It's not hard to make decisions when you know what your values are. - Roy Disney

Simple triage and rapid treatment (START) is a triage method used to quickly classify victims during a mass casualty incident (MCI) based on the severity of their injury. There are four common categories used to evaluate and classify victims.

  • Immediate (red)
  • Delayed (yellow)
  • Minor (green)
  • Expectant/Deceased (black)

The colors above correspond to triage tags, which are used by some agencies to indicate each victim's status, although physical tags are not necessary if patients can be physically sorted into different areas. When performing triage during a MCI you may choose to ask that any victim who is able to walk relocate to a certain area, thereby identifying the ambulatory, or minor patients. Non-ambulatory patients can then be assessed. After all patients have been evaluated, the START classifications can be used to determine priorities for treatment or evacuation to a hospital.



Patients who categorized as immediate should be transported first. Examples of injury that would classify a patient as immediate include Systolic blood pressure of <90, respiratory rate of <10 or >29 breaths per minute (<20 in infant aged <1 year), or need for ventilatory support, uncontrolled or severe bleeding, signs of shock, severe burns, a decreased level of consciousness and open chest or abdominal injuries.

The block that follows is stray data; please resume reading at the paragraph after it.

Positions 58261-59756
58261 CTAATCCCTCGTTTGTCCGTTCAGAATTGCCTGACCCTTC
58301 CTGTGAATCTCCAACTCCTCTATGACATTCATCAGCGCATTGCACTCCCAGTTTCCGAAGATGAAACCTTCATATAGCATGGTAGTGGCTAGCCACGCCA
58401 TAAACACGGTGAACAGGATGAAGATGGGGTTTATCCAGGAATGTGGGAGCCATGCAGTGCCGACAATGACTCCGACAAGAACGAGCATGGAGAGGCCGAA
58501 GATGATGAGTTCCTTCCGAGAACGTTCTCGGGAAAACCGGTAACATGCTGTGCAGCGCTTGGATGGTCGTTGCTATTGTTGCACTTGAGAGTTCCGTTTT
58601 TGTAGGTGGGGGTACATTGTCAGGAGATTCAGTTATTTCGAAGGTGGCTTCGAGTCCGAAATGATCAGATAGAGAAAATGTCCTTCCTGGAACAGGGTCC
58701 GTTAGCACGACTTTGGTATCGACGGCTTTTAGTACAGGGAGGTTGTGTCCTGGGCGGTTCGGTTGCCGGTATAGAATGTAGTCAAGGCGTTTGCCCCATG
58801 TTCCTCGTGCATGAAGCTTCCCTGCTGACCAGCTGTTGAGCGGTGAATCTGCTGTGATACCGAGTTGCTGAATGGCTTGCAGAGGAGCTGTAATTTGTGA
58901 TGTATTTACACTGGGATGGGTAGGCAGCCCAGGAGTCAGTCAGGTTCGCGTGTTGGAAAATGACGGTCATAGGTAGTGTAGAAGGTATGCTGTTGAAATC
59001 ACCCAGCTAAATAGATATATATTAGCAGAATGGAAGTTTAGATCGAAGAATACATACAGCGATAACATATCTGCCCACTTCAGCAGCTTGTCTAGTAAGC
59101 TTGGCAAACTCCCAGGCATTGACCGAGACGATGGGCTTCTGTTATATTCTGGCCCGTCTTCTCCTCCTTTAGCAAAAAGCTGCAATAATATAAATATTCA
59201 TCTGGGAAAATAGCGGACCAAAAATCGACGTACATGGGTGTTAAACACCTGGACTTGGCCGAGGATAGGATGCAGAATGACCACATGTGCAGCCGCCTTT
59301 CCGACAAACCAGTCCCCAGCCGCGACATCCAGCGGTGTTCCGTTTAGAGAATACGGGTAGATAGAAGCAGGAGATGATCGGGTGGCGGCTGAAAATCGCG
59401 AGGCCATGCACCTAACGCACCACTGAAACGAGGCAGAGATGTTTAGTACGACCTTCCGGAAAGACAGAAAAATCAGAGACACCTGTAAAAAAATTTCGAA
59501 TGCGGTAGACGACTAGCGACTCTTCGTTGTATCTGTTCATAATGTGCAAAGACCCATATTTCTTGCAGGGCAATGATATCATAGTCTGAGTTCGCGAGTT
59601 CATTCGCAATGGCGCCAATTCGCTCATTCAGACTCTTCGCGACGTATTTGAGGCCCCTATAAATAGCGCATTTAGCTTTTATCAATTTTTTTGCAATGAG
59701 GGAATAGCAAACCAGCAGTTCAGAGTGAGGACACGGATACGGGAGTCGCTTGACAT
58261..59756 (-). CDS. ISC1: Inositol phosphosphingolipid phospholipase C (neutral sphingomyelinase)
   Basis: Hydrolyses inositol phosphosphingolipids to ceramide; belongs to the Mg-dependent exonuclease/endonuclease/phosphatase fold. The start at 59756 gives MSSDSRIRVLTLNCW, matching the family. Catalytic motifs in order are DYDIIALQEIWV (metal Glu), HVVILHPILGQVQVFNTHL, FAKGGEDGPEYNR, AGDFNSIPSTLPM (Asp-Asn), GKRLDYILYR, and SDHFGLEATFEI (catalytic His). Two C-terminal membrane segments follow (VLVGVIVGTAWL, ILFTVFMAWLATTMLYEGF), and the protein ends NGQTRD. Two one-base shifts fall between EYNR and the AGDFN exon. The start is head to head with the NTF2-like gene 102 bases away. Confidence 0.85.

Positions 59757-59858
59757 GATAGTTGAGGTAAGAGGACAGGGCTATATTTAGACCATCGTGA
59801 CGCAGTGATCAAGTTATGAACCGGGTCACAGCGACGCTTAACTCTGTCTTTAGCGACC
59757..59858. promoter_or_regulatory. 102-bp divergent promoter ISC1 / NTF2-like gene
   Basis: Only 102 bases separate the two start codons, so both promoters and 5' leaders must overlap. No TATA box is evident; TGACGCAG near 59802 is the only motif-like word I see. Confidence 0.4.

Patients who are categorized as delayed need treatment and transport; however it can be temporarily be delayed. Examples of injuries that would classify a patient as delayed include burns without airway problems, major or multiple joint injuries, and back injuries with or without spinal cord damage.


Patients who are categorized as minor are commonly referred to as "walking wounded". These patients require minimal or no treatment, and transport can wait until higher priority patients have been treated and transported first. Examples of injuries that would classify a patient as minor include minor fractures and soft tissue injuries.


Patients who are categorized as expectant include those who are obviously dead, in cardiac arrest, are in respiratory arrest or have injures that are obviously non survivable. The only medical intervention used prior to declaring a patient deceased is an attempt to open the airway. Any patient who is not breathing after this attempt is classified as deceased and given a black tag. No further interventions or therapies are attempted on deceased patients until all other patients have been treated.

Flowchart of START Triage

Ethics of Triage

The decisions to limit life-or-death treatments can be a difficult one to make when performing triage, and are even more difficult for the patient to understand. Patients are understandably selfish and short-sighted regarding their own care. Both provider and patient can feel that triage is immoral. When triage is viewed relative to the situation, the ethical principles that guide triage are evident.